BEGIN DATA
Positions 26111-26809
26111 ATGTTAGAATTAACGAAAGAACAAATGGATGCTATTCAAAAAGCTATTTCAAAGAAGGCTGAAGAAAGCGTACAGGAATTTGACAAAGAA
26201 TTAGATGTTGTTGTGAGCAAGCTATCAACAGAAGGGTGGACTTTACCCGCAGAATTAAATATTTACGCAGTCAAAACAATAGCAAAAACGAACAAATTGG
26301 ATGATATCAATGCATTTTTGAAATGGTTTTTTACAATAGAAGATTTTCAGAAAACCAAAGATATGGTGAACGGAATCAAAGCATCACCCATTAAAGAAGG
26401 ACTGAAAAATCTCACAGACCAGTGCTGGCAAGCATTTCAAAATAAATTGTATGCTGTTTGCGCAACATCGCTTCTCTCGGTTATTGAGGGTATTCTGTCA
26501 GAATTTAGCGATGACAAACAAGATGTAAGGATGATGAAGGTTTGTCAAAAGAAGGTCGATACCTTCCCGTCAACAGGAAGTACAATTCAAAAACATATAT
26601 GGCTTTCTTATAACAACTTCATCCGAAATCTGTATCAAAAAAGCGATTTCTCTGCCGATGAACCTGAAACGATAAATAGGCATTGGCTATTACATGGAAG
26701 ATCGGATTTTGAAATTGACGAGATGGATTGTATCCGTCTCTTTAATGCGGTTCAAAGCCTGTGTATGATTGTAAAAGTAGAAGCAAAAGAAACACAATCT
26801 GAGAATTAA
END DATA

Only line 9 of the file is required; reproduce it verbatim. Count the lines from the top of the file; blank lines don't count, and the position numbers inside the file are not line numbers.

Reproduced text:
26801 GAGAATTAA